vase vs. vase
bgzimmer at RCI.RUTGERS.EDU
Sat Mar 12 05:19:58 UTC 2005
On Fri, 11 Mar 2005 18:05:11 -0800, Jonathan Lighter
<wuxxmupp2000 at YAHOO.COM> wrote:
>My wife, also a New Yorker, seems always to say /ves/. She was told
>about 1970 that a /vaz/ cost more than $25. She too thinks of it as a
>Maybe the notion of pronunciation related to price developed as a jest;
>when it was publicized, many people accepted it as true while others did
>not. Of the "believers," a certain percentage (few, I would guess)
>actually alter their native pronunciation to accord with the "rule."
>Others pass on the information as a "fact" of interest without
>consistently altering their own pronunciation.
>It may even be that some dealers in vases deliberately changed their
>pronunciation on the assumption that /vaz/ sounded more "English" and
>therefore elegant and the sort of thing one would say to a high-toned
>customer in the market for expensive objets d'art.
>There must be a name for these phenomena. I mean besides "flattery" and
Fascinating... the newspaper databases support your theory that the whole
thing started off as a joke that was eventually taken seriously by some.
One can find discussions about the proper pronunciation of "vase" back to
the 1880s, and joking suggestions that the pronunciation variants
distinguish price or quality appear soon thereafter...
(Frederick, Md.) News, Jan. 6, 1894, p. 4
>From the New York Sun.
The later authorities in words have come to the rescue of the public. They
say that a straightforward English pronunciation of the word vase is
sufficient and desirable. In such a case it rhymes with case or base. In
certain circles the object becomes a vaze: if it is a peachblow it is a
vahze; and if it is in Boston it is a vawz. The new dictionary makers have
smashed one annoying affectation of language.
Stevens Point (Wisc.) Daily Journal, Aug. 21, 1907, p. 3
Somebody says that the difference between a vase and a "vahze" is that the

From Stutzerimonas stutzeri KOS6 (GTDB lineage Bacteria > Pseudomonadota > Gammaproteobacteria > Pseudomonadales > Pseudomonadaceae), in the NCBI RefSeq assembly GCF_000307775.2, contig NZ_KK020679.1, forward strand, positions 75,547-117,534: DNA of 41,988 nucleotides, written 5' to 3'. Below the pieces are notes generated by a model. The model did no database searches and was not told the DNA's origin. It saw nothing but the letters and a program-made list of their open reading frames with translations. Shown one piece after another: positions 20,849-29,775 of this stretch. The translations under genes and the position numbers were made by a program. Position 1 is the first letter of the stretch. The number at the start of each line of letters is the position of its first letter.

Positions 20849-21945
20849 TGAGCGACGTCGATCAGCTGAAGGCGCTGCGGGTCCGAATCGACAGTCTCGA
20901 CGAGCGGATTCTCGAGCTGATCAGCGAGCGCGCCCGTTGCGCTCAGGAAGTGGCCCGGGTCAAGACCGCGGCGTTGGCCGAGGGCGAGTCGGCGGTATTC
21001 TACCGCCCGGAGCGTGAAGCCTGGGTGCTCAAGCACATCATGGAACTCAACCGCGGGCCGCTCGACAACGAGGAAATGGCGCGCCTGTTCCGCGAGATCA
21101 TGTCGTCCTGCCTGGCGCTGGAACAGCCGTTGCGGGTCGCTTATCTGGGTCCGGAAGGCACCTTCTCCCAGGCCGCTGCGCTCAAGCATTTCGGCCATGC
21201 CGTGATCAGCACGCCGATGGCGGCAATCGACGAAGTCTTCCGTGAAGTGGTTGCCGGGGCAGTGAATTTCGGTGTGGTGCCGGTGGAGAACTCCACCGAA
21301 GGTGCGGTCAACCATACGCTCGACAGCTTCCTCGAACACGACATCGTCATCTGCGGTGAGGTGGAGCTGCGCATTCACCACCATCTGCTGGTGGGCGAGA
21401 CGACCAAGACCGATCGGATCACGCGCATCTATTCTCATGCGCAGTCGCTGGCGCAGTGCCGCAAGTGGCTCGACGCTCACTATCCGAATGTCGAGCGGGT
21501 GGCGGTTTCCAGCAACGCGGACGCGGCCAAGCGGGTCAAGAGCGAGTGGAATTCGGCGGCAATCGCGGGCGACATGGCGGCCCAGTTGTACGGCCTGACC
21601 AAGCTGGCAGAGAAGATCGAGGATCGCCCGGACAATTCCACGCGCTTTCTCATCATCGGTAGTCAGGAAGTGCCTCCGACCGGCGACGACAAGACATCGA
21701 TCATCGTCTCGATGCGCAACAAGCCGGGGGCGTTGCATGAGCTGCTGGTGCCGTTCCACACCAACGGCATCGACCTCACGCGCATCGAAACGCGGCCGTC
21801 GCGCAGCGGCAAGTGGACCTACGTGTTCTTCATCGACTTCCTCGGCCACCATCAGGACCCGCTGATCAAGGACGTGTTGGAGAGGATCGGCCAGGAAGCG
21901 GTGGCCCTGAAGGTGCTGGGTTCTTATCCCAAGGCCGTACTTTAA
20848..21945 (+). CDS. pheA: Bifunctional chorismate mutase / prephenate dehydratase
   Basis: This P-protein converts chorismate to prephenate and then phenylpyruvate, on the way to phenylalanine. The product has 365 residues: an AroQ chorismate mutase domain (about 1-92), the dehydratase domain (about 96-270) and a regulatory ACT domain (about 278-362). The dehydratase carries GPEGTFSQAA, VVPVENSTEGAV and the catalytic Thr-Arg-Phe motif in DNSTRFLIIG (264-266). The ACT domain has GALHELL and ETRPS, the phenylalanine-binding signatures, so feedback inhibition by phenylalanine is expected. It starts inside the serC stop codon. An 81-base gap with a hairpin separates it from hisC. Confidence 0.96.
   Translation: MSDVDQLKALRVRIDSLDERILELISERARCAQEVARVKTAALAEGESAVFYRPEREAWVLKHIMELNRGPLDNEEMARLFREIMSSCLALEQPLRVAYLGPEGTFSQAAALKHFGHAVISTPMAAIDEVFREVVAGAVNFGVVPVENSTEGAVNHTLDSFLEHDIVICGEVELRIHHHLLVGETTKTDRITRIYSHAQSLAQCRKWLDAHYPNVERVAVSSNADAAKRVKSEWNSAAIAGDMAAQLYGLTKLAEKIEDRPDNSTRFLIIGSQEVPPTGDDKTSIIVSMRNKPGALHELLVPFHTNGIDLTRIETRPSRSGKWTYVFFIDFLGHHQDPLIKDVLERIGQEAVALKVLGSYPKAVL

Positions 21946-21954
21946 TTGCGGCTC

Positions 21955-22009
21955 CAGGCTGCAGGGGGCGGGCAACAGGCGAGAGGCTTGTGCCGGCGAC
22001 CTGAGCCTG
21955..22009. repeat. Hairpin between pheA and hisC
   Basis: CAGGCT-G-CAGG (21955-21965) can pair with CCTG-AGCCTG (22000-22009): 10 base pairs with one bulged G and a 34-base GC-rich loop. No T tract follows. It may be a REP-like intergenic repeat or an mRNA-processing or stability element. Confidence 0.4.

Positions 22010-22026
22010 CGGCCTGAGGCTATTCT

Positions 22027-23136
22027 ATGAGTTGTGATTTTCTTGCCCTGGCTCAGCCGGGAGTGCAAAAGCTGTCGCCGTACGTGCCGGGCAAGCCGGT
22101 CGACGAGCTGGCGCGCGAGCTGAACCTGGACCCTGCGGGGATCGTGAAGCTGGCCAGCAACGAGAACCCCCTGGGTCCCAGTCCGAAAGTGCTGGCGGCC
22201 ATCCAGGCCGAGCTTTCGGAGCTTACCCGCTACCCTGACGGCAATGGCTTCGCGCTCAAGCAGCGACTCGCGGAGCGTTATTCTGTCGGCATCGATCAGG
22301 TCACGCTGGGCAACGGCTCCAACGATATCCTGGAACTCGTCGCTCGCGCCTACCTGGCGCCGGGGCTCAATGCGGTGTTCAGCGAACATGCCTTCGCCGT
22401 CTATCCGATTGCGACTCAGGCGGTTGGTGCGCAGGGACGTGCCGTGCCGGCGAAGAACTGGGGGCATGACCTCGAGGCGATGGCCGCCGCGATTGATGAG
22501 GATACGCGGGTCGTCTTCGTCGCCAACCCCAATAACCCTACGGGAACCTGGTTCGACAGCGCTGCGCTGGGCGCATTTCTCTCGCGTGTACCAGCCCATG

latter costs more than $2.50. But a "vahze" that costs five dollars or six
dollars is now called an amphora, and both the vahze and the amphora were
never intended for use but to be placed on stands or in niches, as
evidence that their owner has money to burn.
Mansfield (Ohio) News, Oct. 9, 1915, p. 7
Now the vase in question, you must pronounce vahze, because anything that
costs over $1.50 is pronounced as above, while if it costs less, you say
vase, making it rhyme with lace. Please make a note of the distinction.
Indianapolis Star, May 4, 1921, p. 10
Mr. Crane [sc. Ross Crane, head of the extension department of the Art
Institute of Chicago] waxed almost lyrical over the beauties of a blue
luster vase of exquisite proportions. "Vase -- vahz -- vaz" he said,
referring to it. "If it costs over $100 it's a vahz."
Newark (Ohio) Advocate, Dec 30, 1922, p. 4
When a vase becomes inestimably precious it is called a vahze, and it
looks as though we'd have to think up some other pronunciation for coal.
In his "Take My Word For It" column, Frank Colby (and his widow after his
death) addressed the issue repeatedly -- sometimes presented as a joke,
sometimes as a serious question from a reader:
Los Angeles Times, Nov 26, 1940, p. A20
In the United States there apparently is a feeling that if a vase comes
from the five-and-ten it is simply a vayss, to rhyme with case, race. But
if it is purchased at one of the more expensive shops it is dignified by
the title vawz, to rhyme with laws.
Los Angeles Times, Feb 20, 1947, p. 10
There is a hackneyed quip to the effect that if it comes from the
five-and-ten it's a "vayss." Otherwise it's a "vahz."
Los Angeles Times, Oct 23, 1949, p. A5
[Repeats the "hackneyed quip" of the 1947 column.]
Los Angeles Times, Jul 2, 1952, p. A5
Beverly Hills: When you can spare the space, will you be kind enough to
comment on the pronunciation of the word vase? I have been told that any
vase which costs less than one dollar is pronounced: vayss; if it costs
more than one dollar it is pronounced: vawz. Anything to that? -- L.Y.O.
Answer-- Of course not. "Vahz" and "vawz" are Briticisms, and either is a
little too lah-de-dah for the average American, regardless of the cost of
the ornament. Best usage in the United States is: vayss, to rhyme with
"base, lace, case, chase."
Syracuse Post Standard, Oct. 30, 1956, p. 19
Boulder: My little son's teacher (second grade) has told him that if a
vase is bought at the five-and-dime store (strange name nowadays, when if
you get anything there for a dollar, you're lucky), it is pronounced
"vayss"; but if it costs more than $5, then the pronunciation is "vahz,"
or some such queer sounding thing. What's the good word? -- Mrs. E.O.
Answer: The idea is ridiculous. In the United States the rhyme with case,
race, has been best usage for 150 years. The "ah" and "aw" sounds are
Briticisms, and the price has nothing at all to do with the pronunciation.
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